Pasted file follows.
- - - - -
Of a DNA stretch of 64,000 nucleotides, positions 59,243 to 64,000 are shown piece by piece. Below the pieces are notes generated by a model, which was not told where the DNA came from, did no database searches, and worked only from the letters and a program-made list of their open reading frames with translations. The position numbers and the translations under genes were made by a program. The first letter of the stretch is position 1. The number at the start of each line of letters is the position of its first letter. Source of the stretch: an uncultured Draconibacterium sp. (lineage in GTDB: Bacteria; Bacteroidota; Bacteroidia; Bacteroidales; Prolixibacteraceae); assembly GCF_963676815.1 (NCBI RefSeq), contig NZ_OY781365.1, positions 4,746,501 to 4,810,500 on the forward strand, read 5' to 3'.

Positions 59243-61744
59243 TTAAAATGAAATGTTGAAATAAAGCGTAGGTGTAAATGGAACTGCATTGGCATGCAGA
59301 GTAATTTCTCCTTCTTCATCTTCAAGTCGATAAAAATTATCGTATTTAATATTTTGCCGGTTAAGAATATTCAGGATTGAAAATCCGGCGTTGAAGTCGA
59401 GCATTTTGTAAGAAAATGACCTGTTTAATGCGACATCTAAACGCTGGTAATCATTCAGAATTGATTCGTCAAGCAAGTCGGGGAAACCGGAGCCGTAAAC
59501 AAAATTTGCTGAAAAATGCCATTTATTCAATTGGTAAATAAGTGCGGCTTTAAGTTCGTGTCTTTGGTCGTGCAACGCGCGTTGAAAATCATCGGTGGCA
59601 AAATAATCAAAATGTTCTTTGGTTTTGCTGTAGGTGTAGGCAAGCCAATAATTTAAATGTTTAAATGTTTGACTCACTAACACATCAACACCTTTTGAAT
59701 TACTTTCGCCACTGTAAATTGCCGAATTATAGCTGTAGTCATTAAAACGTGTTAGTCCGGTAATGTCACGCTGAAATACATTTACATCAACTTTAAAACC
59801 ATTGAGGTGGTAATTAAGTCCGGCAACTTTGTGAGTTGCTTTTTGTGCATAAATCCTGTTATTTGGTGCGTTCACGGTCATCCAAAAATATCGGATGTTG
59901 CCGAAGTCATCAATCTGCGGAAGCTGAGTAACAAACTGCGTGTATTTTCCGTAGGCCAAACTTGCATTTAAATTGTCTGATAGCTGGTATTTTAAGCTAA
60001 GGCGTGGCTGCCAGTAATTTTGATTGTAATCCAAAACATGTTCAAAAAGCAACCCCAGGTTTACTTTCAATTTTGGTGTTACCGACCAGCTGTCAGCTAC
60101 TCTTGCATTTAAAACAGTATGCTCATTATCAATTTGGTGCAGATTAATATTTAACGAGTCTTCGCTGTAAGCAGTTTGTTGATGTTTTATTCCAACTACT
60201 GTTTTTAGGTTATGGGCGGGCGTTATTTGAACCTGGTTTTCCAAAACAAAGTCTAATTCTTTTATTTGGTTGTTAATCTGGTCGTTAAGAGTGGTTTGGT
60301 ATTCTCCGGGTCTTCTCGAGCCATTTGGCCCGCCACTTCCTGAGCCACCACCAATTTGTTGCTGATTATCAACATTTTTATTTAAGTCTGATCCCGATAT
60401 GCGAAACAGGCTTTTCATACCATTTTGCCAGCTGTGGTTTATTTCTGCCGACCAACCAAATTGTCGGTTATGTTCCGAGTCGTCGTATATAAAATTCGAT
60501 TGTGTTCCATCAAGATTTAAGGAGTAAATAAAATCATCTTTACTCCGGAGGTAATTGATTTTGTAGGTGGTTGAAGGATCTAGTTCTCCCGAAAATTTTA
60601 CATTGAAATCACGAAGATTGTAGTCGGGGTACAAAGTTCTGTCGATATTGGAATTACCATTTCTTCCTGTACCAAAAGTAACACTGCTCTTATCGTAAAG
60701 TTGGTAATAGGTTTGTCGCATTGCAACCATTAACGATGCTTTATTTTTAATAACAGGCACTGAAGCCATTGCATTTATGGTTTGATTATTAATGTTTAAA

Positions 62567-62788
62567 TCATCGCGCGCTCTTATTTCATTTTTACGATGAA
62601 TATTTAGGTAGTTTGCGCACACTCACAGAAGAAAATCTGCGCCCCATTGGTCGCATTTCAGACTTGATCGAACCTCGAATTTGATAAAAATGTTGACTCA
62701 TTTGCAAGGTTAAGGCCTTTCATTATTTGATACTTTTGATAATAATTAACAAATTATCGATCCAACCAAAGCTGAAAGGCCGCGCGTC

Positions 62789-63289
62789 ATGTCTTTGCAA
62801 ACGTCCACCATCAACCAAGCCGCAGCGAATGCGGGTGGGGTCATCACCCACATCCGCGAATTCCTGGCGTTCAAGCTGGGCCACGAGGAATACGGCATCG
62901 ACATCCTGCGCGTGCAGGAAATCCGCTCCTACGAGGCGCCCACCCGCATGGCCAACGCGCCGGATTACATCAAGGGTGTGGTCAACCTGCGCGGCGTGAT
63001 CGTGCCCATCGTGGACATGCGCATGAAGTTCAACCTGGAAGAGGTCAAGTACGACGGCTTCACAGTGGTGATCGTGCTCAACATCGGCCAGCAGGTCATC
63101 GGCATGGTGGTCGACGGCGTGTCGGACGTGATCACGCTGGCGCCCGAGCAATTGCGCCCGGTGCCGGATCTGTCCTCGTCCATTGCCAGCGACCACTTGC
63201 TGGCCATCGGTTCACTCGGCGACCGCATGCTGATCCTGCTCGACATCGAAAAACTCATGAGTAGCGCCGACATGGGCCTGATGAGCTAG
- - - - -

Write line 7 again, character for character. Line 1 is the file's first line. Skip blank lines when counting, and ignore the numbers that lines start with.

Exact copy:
59601 AAATAATCAAAATGTTCTTTGGTTTTGCTGTAGGTGTAGGCAAGCCAATAATTTAAATGTTTAAATGTTTGACTCACTAACACATCAACACCTTTTGAAT